When combined with the tremolo, you get that full spectrum of sound that Epiphones are noted for.
ABR 1 tune-o-matic bridge
The ABR 1 bridge is a classic bit of equipment that you will find on any vintage guitar these days but it all started off with the Casino.
With its unique design to how it is planted right into the wood on the face plate, this is a popular design even today with guitars that go for the classic vintage look and sound.
Unique details about the Gibson ES 335
The Gibson is considered by many an engineering masterpiece. Here we go through some of the top features of this guitar that make it a powerful component in any guitarist’s arsenal.
Arched top and back
The arch at the top and the back of the Gibson ES 335 not only give it the unique visual appeal that it is known for but also plays a role in its tonal characteristic. This also makes the guitar ergonomic and comfortable to wear.
The semi-hollow design is a mix of a solid block right in the centre of the guitar and throughout the neck while the wings of the block extending to the sides of the belly are hollowed out.
This plays a huge role in the kind of sound that you get from the ES 335 and the solid block helps to nearly eliminate resonance.
One of the reasons why the ES 335 sounds so twangy is because of the F holes on the belly. While these do give the guitar a unique look they also play a role in making it sound more interesting.
Dual humbucking pickups
The single coils certainly have their niche audience but the ES 335 is powered by the much beefier-sounding humbucking pickups.
These are not only louder but they have a distinctive sound which has become a popular characteristic of Gibson guitars.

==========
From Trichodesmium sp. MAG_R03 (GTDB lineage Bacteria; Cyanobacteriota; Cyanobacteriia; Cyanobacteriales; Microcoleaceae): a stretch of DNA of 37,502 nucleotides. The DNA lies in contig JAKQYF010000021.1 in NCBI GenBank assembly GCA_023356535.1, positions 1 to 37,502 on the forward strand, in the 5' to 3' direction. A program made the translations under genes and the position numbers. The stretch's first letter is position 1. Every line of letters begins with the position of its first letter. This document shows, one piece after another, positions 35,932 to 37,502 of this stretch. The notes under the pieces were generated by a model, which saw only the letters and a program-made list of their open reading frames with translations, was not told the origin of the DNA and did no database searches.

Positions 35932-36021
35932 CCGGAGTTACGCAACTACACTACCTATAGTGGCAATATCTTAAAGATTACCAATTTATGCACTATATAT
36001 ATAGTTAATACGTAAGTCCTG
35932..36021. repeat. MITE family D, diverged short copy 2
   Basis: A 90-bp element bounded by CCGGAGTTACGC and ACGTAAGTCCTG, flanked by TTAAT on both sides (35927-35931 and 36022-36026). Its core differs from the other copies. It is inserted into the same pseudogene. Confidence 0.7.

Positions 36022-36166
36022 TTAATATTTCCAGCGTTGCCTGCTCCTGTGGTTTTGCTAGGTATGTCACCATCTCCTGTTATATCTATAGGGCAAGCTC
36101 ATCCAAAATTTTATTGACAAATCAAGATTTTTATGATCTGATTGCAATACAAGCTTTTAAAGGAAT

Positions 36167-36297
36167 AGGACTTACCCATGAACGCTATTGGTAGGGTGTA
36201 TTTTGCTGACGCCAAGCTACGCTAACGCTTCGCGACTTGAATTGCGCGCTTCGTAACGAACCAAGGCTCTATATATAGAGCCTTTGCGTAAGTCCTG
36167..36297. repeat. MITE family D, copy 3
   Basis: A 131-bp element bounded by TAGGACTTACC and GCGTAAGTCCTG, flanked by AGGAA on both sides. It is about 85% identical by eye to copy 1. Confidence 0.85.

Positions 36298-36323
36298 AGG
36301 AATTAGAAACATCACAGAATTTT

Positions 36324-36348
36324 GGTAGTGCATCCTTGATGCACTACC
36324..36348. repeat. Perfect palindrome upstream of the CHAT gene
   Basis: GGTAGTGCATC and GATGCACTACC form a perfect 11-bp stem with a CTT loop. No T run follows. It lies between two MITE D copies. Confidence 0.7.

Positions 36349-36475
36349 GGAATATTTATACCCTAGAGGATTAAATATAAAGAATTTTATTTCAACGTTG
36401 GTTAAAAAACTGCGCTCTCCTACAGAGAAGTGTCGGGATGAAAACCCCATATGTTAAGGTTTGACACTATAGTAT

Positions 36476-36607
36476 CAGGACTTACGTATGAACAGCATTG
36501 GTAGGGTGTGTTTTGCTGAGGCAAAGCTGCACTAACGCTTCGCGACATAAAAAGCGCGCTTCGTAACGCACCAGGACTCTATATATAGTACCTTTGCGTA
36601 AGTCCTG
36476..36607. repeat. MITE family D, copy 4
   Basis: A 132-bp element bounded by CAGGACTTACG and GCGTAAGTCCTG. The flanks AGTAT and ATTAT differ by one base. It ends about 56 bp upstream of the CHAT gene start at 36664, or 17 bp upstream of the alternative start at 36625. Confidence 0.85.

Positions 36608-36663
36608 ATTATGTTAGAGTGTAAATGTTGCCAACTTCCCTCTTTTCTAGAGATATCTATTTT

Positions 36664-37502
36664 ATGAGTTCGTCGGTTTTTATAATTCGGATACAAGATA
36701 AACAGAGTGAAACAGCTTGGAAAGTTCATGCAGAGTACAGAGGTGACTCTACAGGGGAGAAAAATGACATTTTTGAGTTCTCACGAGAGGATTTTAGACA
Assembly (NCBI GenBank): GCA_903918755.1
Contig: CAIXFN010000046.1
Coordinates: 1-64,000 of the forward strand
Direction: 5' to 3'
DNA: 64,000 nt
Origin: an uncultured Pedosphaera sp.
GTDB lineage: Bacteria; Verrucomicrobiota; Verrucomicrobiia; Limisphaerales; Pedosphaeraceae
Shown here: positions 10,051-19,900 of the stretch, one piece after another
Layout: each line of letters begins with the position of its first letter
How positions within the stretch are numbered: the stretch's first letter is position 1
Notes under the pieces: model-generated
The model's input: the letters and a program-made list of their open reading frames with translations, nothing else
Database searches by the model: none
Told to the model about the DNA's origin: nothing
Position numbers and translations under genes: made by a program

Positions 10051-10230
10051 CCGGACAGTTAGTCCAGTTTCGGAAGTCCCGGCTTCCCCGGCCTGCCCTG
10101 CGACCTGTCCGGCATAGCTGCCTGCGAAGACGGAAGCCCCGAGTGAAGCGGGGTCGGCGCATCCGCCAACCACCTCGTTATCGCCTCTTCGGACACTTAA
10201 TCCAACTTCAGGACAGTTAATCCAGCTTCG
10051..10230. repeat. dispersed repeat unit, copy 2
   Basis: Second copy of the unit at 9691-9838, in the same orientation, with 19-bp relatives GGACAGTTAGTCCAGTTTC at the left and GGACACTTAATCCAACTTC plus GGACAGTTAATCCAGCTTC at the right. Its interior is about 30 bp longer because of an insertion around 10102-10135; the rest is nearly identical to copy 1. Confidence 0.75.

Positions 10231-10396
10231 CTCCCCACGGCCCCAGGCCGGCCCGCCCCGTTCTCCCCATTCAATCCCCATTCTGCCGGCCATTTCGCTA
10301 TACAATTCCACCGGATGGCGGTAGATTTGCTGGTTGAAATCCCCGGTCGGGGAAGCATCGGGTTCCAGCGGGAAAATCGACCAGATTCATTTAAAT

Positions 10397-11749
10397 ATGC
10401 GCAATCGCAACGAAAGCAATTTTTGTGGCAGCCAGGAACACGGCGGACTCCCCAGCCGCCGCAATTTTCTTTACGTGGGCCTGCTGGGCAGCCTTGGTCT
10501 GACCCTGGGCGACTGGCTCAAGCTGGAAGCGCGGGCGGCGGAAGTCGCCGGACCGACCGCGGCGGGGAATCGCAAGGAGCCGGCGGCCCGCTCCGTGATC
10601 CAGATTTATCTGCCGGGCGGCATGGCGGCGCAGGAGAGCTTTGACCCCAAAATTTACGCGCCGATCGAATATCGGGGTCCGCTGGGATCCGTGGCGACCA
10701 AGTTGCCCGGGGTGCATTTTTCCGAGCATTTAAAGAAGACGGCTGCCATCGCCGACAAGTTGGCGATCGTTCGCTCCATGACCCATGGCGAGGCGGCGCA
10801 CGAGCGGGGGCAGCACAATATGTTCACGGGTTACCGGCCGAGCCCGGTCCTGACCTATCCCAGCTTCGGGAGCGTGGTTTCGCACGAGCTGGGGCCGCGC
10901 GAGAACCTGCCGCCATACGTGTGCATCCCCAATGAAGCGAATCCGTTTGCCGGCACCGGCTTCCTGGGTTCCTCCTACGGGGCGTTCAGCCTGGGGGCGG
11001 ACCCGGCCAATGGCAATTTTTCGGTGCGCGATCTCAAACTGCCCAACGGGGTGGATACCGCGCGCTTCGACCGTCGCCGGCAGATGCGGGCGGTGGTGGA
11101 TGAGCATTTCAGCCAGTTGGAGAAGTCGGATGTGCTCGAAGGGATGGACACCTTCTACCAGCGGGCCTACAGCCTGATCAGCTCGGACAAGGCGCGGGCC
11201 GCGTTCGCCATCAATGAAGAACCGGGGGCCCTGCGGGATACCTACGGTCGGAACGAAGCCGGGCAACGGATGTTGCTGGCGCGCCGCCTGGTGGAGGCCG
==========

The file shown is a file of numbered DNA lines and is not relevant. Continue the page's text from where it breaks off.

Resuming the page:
Intonation is made easy on these guitars with the tune-o-matic bridge design. This also makes adjusting the string height very quick and easy.
This range of customization offered solely because of the bridge makes this a very flexible guitar in terms of the kinds of sounds it can make and the kind of playing styles it can be modified for.
The stopbar holds the strings securely to the body of the guitar. It also helps to improve the sustain of the instrument leading to a better tonal experience.
Epiphone Casino Vs. ES 335 Features Comparison
Here are some details about the specific features of these two guitars when compared with each other.
Epiphone Casino Vs. ES 335: Neck
- Both these guitars have set necks rather than bolt-on necks. This improves sustain and also impacts the overall tonal characteristics of the guitars.
- Both guitars feature a 24.75 scale length neck.
- The Casino has a D-profile neck in a slim taper whereas the ES 335 has a slightly thicker neck that helps with its denser and deeper sound profile.
Epiphone Casino Vs. ES 335: Tremolo
- The ES 335 comes with a Bigsby Tremolo system as an optional addon while the Casino does not have a tremolo.
Epiphone Casino Vs. ES 335: Pickups
- The Casino comes with the Epiphone P-90 single coil pickups. These are humbucker-style pickups but they are very bright and deliver a clear, crisp sound.
- The ES 335 also features humbucker pickups but it is fitted with the Gibson BurstBucker series. These deliver a fuller sound with a bit more warmth and edge.